Team successfully simulated glucose metabolism in the cell.

Researchers have built a computer model of an E. coli cell. In a test of its response to sugar in its environment, the in silico model accurately simulated the behavior of living cells, they report.

The work is a result of a collaboration between experimental scientists at the Max Planck Institute of Biology and theoretical scientists at the University of Illinois. Their study appears in PLoS Computational Biology in a paper titled “Noise Contributions in an Inducible Genetic Switch: A Whole-Cell Simulation Study.”

“This is the first time that we’re modeling entire cells with the complete contents of the cellular cytoplasm represented,” says Illinois postdoctoral researcher and lead author Elijah Roberts, Ph.D. “We’re looking at the influence of the whole cellular architecture instead of modeling just a portion of the cell, as people have done previously.”

Other researchers have begun studying the effects of molecular crowding on cellular processes but not at the scale of an entire cell. Those studying live cells can discover variations in the copy number of a particular protein in a population of cells. But they are less able to observe the microscopic details that give rise to such differences between genetically identical cells.

Well-designed computer simulations of whole cells can track every reaction within the cells while also accounting for the influence of molecular crowding and other variations between cells, Dr. Luthey-Schulten points out. For example, by running simulations on models of two E. coli strains, the researchers were able to see that bacterial cell architecture does indeed affect the reactions that occur within the cells.

When sugar was present in its environment, a longer, narrower E. coli strain was able to ramp up production of a sugar-transporter protein much more quickly than a bigger strain, the researchers found. That difference had a lot to do with the distribution of molecules in each cell type, Roberts said.

The computer simulation also showed how molecular crowding influences the behavior of a molecule that, when it binds to DNA, shuts down production of the sugar-transporter protein. Even when it wasn’t bound to DNA, this repressor remained close to the binding site because other molecules in the cell blocked its escape. These intracellular obstacles reduced its ability to diffuse away.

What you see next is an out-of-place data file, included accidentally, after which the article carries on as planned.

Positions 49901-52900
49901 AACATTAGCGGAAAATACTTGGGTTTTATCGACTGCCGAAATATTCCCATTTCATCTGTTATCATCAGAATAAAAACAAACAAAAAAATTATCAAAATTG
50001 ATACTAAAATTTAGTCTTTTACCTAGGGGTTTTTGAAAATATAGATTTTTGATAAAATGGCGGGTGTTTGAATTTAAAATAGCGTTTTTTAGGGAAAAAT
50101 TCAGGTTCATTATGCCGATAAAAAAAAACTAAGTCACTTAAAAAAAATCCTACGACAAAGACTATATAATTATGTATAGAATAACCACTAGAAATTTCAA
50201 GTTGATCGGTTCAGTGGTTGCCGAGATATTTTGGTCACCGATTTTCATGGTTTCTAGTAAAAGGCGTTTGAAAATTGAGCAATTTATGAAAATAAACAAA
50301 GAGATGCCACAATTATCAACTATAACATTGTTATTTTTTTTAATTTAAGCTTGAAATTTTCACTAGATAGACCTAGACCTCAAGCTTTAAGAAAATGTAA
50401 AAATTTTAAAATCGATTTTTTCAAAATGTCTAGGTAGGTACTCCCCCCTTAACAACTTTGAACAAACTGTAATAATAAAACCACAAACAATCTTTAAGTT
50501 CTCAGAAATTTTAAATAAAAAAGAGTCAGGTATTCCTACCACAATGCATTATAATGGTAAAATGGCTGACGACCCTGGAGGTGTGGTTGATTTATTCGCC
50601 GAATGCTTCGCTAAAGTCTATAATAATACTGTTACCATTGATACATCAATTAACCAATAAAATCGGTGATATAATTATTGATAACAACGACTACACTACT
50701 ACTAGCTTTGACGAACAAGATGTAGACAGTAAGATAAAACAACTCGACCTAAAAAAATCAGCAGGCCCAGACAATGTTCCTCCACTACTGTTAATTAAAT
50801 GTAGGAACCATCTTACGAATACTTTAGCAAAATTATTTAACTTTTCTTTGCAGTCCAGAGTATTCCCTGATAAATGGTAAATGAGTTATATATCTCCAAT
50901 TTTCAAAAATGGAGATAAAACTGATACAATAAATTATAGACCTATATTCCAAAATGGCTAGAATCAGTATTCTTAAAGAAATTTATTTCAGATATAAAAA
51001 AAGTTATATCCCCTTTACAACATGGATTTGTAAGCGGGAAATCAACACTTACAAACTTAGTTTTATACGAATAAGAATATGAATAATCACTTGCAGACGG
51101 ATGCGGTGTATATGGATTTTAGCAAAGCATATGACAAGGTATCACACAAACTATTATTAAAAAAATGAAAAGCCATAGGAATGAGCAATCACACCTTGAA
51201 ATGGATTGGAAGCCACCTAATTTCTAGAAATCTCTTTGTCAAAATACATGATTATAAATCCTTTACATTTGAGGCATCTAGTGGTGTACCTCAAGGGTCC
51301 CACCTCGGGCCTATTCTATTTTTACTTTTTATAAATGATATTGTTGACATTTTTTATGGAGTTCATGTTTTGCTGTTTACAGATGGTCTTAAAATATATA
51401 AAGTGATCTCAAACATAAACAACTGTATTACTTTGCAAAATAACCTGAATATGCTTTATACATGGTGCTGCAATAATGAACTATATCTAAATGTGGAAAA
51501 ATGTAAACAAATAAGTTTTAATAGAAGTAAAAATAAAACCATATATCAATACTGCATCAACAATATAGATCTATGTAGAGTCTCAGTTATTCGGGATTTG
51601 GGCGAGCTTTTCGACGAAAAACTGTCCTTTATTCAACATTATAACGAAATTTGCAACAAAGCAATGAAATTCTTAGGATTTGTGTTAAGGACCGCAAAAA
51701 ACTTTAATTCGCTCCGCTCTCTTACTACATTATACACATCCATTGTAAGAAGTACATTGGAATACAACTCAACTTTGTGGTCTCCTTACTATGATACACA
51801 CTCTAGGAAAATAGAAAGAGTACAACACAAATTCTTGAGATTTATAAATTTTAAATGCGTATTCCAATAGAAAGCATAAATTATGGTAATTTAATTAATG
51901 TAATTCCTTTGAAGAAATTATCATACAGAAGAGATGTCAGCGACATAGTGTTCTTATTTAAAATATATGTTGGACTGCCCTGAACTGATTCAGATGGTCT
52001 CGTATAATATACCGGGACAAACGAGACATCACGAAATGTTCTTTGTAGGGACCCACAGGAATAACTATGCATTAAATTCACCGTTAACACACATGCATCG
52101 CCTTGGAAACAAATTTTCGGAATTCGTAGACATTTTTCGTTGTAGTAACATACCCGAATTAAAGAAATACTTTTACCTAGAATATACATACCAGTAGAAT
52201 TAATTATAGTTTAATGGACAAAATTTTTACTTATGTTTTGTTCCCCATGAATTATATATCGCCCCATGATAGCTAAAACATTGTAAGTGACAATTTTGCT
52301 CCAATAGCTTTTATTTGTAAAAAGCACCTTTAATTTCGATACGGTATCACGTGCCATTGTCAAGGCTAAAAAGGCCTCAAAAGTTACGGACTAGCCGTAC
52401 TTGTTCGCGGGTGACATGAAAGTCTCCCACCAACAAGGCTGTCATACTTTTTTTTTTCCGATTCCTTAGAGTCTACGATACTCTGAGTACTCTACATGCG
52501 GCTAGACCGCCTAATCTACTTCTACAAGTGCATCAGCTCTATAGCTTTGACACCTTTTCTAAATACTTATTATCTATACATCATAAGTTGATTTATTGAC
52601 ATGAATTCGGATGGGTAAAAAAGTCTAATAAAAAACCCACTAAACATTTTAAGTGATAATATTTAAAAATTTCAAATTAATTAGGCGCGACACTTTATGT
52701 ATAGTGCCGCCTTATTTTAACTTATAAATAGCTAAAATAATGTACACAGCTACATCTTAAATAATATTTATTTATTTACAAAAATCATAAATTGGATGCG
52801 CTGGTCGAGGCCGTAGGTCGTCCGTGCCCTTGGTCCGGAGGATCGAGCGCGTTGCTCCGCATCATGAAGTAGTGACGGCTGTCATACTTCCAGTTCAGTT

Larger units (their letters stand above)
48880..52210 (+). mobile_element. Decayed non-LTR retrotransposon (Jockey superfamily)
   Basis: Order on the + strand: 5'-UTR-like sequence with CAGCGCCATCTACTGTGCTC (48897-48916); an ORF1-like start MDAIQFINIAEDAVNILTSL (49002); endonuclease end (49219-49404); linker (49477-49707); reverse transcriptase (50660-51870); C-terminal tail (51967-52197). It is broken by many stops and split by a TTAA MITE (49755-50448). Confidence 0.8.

The new model is only a first step toward an accurate simulation of a whole working cell, the scientists assert. Development of better models will rely on research on actual cells. Such data provides the framework for improving computer models and offers a real-world test of the in silico cells’ ability to recreate the behavior of living cells, said University of Illinois chemistry professor Zaida Luthey-Schulten, Ph.D., who led the research. Future studies by Dr. Luthey-Schulten’s team will develop the E. coli models and will focus on methane-generating archaeal microbes.

Dr. Luthey-Schulten had done molecular dynamics simulations of individual molecules or groups of molecules involved in information processing. Then in 2006 she saw a paper by Wolfgang Baumeister, Ph.D, and his colleagues at Max Planck that located every one of a bacterium’s ribosomes inside the cell. Dr. Luthey-Schulten asked Dr. Baumeister’s team if they would repeat the study in E. coli.

Once the new ribosome data were available, Dr. Roberts looked to other studies that described the size distribution of the rest of the molecules that take up space in the cell. By adding these to the ribosome data, he developed a 3-D model that showed the degree of molecular crowding in a typical E. coli cell.

Dr. Luthey-Schulten was amazed at how little space remained inside the cell, she said. “I think, like everybody else, my perception of the cell up until Wolfgang and Julio’s 2006 article had always been that it’s a pretty big sack of water where a lot of chemical reactions occur. But in fact there are a lot of obstacles in the cell, and that is going to affect how individual molecules move around, and it’s going to affect the reactions that occur.”

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